As ambassadors of Christ we need to represent the Lord in terms of his fullness. We need to be living lives that make people hunger for the God we serve. Not because we have earthly riches, but because we are bearing the soul-nurturing golden fruit of the spirit, the riches of heaven bursting with flavour and running with glorious colours. We need to be talking about our God in ways that bring the hungry sprinting desperately to the feet of this Lord who satisfies, who blesses, who heals, who loves us into wholeness, whatever our worldly situation.

Yes, let us shine forth and represent with as much accuracy as we can, the Living God who fills that void that nothing else can, and who is no two-dimensional shadowy figure, the one we are told who will get us a yacht if we serve him right, the one who is just a good teacher, the one who is a judgemental old white man on a throne looking down his nose. Let us burst those famine-inducing images and knock them out of people’s hearts and heads by portraying glimpses of the Almighty, who knows us before we are conceived, who sings over us with joy, who loves us beyond measure, who watches over the storehouses of snow and rain and who will one day wipe every tear from our eyes. Let us tell people about the God who came down here and lived and died through every misery with us, and who spoke the good news of heavenly banquets and reassured us with the truth and beauty of the Father’s love, even as he said,

Blessed are you who hunger now, for you will be satisfied. Blessed are you who weep now, for you will laugh.” Luke 6:21 NIV


©Keren Dibbens-Wyatt

Photo from Pixabay



58: Hormonal

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and Potiphar’s wife soon began to look at him lustfully. “Come and sleep with me,” she demanded.” Genesis 39:7 NLT


Human beings have so many struggles, don’t we, even with our own bodies, our own minds, the very things that you would think we would be able to control and understand. But even the parts that make up our whole are often temperamental and beyond our regulation. We go so far as to ascribe independent control to the bits of ourselves that don’t behave. “Oh, it’s got a mind of its own,” we say of gammy legs, of gorging stomachs, of wayward eyes, or of other parts that seem to override our best intentions. The Bible is full of men who couldn’t seem to control their passions, sexual or otherwise, and a great deal of harm was done because of it. Our hormones, it would seem, are the hardest parts of ourselves to keep in order after our tongues.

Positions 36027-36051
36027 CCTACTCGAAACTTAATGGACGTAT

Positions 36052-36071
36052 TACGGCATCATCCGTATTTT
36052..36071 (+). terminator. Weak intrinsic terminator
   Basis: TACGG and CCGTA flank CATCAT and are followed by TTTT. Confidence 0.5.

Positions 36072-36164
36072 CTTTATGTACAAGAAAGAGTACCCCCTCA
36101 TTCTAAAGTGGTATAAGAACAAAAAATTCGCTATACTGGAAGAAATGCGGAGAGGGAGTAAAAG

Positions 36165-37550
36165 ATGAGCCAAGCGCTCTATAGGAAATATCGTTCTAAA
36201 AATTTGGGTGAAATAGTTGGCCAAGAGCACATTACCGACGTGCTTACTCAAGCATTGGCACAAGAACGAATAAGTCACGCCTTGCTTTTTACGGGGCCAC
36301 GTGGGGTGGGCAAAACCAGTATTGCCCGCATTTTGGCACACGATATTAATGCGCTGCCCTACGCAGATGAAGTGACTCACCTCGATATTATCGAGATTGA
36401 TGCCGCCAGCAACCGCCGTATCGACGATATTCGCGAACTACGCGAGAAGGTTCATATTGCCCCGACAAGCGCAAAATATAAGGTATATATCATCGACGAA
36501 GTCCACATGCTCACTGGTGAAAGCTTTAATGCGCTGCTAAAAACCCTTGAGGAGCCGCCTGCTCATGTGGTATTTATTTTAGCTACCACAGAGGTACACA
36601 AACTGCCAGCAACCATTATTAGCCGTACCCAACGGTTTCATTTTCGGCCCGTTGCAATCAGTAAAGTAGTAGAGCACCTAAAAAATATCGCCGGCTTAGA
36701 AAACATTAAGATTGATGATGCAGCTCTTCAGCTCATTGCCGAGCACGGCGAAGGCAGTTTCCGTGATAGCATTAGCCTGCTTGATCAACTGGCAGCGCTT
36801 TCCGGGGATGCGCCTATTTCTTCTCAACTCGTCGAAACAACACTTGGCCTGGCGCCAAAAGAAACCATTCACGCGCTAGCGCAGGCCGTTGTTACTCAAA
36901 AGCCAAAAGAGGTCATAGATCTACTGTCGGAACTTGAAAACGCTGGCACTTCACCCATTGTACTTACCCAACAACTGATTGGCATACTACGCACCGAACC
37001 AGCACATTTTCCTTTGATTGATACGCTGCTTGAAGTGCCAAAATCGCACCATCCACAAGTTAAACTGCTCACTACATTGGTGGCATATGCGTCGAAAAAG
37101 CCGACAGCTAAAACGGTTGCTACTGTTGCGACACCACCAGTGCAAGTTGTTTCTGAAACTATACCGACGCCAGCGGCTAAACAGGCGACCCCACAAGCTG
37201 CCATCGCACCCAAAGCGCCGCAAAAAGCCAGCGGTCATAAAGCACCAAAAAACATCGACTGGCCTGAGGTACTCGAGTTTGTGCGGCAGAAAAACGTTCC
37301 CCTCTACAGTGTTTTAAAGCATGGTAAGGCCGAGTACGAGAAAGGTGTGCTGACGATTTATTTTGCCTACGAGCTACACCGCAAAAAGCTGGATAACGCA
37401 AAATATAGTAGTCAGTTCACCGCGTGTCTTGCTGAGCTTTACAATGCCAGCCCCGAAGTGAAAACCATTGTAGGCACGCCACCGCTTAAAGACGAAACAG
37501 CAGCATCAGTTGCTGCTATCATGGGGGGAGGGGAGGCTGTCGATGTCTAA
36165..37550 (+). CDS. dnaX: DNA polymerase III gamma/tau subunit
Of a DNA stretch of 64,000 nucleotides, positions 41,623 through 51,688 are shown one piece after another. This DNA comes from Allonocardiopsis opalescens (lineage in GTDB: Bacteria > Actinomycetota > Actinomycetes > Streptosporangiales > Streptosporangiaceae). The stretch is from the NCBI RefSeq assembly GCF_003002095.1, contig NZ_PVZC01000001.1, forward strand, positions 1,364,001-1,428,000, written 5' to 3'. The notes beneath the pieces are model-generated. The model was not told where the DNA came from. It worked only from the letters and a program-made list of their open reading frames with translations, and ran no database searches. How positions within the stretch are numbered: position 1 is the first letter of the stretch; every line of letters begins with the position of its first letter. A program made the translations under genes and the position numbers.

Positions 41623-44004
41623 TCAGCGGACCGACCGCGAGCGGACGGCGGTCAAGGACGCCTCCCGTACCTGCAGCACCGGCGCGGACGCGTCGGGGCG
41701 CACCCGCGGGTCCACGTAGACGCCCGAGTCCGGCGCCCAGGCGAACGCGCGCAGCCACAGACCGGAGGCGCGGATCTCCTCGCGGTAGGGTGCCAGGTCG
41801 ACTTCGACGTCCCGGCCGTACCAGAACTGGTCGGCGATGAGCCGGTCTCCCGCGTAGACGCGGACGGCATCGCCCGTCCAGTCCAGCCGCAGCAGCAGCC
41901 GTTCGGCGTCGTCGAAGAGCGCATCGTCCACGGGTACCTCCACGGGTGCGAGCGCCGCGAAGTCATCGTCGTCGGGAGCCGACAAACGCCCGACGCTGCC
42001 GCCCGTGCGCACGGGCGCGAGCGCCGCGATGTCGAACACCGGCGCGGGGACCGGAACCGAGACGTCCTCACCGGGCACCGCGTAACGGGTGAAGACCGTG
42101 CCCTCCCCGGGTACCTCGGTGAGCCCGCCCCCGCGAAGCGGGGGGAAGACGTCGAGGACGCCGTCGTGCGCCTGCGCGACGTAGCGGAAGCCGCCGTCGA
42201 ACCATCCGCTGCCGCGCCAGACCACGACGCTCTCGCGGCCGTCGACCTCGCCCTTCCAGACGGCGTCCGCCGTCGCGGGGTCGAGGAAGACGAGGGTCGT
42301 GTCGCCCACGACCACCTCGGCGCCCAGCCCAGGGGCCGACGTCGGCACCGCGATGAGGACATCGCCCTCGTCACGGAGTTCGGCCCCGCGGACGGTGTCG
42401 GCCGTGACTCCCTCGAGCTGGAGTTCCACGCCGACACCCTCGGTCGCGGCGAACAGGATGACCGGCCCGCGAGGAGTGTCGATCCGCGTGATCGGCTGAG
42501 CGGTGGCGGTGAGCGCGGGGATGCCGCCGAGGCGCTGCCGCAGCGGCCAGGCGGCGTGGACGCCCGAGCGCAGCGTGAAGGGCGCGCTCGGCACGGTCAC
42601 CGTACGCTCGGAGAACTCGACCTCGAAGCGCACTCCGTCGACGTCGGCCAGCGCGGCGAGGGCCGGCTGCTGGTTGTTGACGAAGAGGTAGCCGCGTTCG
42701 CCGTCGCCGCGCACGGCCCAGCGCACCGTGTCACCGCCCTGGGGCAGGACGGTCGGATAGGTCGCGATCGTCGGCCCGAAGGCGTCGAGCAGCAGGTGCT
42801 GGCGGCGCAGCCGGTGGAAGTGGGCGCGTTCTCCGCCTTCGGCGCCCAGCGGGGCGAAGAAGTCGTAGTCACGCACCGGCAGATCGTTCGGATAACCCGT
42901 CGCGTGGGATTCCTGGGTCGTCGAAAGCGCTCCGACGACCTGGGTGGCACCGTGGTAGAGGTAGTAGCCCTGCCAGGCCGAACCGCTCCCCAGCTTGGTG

There are precious few incidences where women are overcome by their lustful urges in the Bible. Which makes it all the more strange that we are so often accused of being slaves to our hormones. It seems men have a lot more trouble keeping their testosterone under control. But here is one such rarity, Potiphar’s wife, who longs to sleep with Joseph, who in turn refuses the advances of his master’s wife, and ends up slandered and imprisoned for his integrity.

We are all tidal creatures up to a point, and we all get overtaken by our urges from time to time if we are honest, even it if is an uncontrollable urge to binge on chocolate or to snap at our loved ones. And some of this we can put down to hormones, and excuse one another our weaknesses, which after all, are common to humanity. But perhaps sexual urges are more important to control, as infidelities wreck and even cost lives. Demanding that others satisfy those urges, as Mrs Potiphar does here, is a complete negation of Joseph’s humanity. She clearly viewed him as a slave and nothing more, despite his being master of the household. We must excuse one another our minor and occasional lapses, but also become friends with the self-discipline that will save us and others from being used and abused.

I often hear people say of those who left spouses or wrecked homes, “Oh well, you can’t help who you fall in love with!” I disagree, in fact, because one can control where one is focussed. As we see in today’s verse, lust begins (as we saw with David and Bathsheba) with looking. If we train ourselves not to look, or rather, not to look with lustful hearts, then we won’t succumb to temptation. Lust and love are very different of course, but where faithfulness is concerned the remedy is the same, self-control, and keeping our attention where it should be. If we feel ourselves in danger, we must take steps to avoid the person concerned, and not allow ourselves to be ruled solely by fleshly passions which will often tear lives and hearts apart and marriages asunder. Eyes and hearts kept on God and his ways will keep us from grievously wounding him or others.


©Keren Dibbens-Wyatt

Photo from Pixabay

57: Distracted

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I am saying this for your benefit, not to place restrictions on you. I want you to do whatever will help you serve the Lord best, with as few distractions as possible.” I Corinthians 7:35 NLT